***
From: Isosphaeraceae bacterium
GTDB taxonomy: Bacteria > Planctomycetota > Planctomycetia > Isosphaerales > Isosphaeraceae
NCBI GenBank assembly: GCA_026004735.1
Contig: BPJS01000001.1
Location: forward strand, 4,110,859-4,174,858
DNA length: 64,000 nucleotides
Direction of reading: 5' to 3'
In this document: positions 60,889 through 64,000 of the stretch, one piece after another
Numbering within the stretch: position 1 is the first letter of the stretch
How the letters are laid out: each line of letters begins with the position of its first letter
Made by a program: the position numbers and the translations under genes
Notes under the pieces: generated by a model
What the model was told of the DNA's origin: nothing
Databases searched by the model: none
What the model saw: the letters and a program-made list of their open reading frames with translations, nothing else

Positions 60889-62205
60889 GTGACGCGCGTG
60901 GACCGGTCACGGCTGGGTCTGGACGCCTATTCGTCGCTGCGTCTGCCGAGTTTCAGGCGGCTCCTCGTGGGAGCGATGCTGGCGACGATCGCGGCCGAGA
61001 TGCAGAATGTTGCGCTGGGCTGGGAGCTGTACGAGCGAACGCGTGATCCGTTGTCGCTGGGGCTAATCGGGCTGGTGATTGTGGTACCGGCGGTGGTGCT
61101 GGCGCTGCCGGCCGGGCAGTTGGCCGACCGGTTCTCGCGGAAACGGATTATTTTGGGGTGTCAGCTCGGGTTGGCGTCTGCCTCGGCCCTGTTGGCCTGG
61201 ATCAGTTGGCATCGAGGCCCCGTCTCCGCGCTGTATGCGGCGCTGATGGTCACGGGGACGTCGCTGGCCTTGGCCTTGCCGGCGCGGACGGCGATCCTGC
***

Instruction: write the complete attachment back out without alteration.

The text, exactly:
From: Isosphaeraceae bacterium
GTDB taxonomy: Bacteria > Planctomycetota > Planctomycetia > Isosphaerales > Isosphaeraceae
NCBI GenBank assembly: GCA_026004735.1
Contig: BPJS01000001.1
Location: forward strand, 4,110,859-4,174,858
DNA length: 64,000 nucleotides
Direction of reading: 5' to 3'
In this document: positions 60,889 through 64,000 of the stretch, one piece after another
Numbering within the stretch: position 1 is the first letter of the stretch
How the letters are laid out: each line of letters begins with the position of its first letter
Made by a program: the position numbers and the translations under genes
Notes under the pieces: generated by a model
What the model was told of the DNA's origin: nothing
Databases searched by the model: none
What the model saw: the letters and a program-made list of their open reading frames with translations, nothing else

Positions 60889-62205
60889 GTGACGCGCGTG
60901 GACCGGTCACGGCTGGGTCTGGACGCCTATTCGTCGCTGCGTCTGCCGAGTTTCAGGCGGCTCCTCGTGGGAGCGATGCTGGCGACGATCGCGGCCGAGA
61001 TGCAGAATGTTGCGCTGGGCTGGGAGCTGTACGAGCGAACGCGTGATCCGTTGTCGCTGGGGCTAATCGGGCTGGTGATTGTGGTACCGGCGGTGGTGCT
61101 GGCGCTGCCGGCCGGGCAGTTGGCCGACCGGTTCTCGCGGAAACGGATTATTTTGGGGTGTCAGCTCGGGTTGGCGTCTGCCTCGGCCCTGTTGGCCTGG
61201 ATCAGTTGGCATCGAGGCCCCGTCTCCGCGCTGTATGCGGCGCTGATGGTCACGGGGACGTCGCTGGCCTTGGCCTTGCCGGCGCGGACGGCGATCCTGC